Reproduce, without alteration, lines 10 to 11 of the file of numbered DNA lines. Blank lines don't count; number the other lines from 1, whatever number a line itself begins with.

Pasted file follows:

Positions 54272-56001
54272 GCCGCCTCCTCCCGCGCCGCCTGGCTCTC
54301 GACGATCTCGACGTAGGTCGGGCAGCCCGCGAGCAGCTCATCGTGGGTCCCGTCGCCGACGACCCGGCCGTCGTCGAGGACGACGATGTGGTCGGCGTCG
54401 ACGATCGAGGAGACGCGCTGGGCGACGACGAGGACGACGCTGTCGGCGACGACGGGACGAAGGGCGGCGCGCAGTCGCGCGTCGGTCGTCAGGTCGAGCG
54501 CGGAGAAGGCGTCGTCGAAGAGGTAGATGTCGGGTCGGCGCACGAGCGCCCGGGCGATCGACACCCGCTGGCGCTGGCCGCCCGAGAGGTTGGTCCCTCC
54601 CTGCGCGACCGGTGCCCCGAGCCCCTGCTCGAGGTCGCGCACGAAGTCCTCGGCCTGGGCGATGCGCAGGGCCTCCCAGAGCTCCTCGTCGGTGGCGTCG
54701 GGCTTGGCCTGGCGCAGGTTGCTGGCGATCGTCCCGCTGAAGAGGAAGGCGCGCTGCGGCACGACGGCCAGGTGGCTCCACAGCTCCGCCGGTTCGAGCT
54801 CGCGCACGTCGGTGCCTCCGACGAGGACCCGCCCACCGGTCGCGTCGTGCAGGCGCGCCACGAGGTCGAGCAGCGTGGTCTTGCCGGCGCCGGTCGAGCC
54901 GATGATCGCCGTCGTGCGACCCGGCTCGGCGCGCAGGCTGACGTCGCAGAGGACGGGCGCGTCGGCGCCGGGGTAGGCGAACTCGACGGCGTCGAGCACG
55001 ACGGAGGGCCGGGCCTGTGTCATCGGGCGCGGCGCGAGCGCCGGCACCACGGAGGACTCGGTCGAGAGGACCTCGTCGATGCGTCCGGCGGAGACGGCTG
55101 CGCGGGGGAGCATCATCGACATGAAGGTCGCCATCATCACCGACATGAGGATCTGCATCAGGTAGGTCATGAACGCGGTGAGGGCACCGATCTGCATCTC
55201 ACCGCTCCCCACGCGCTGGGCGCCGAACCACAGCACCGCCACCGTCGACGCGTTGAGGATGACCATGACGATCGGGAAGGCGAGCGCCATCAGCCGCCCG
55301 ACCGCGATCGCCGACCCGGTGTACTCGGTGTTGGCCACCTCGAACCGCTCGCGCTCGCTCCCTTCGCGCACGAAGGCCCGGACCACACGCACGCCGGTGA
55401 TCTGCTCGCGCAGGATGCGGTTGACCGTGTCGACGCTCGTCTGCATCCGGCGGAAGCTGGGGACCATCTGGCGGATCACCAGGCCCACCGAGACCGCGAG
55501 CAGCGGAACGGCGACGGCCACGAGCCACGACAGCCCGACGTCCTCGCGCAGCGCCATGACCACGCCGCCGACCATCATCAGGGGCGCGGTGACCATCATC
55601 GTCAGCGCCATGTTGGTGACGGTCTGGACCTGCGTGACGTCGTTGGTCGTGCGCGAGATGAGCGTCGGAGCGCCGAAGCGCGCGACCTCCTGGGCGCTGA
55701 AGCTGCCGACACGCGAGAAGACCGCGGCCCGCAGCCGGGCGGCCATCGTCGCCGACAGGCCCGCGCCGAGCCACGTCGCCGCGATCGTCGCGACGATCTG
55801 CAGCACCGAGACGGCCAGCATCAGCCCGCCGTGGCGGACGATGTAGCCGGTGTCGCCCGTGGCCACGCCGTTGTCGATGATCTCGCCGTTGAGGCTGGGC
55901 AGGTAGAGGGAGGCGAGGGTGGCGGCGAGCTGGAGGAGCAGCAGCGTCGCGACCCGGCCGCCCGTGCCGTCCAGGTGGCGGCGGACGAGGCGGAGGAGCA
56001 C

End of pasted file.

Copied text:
55001 ACGGAGGGCCGGGCCTGTGTCATCGGGCGCGGCGCGAGCGCCGGCACCACGGAGGACTCGGTCGAGAGGACCTCGTCGATGCGTCCGGCGGAGACGGCTG
55101 CGCGGGGGAGCATCATCGACATGAAGGTCGCCATCATCACCGACATGAGGATCTGCATCAGGTAGGTCATGAACGCGGTGAGGGCACCGATCTGCATCTC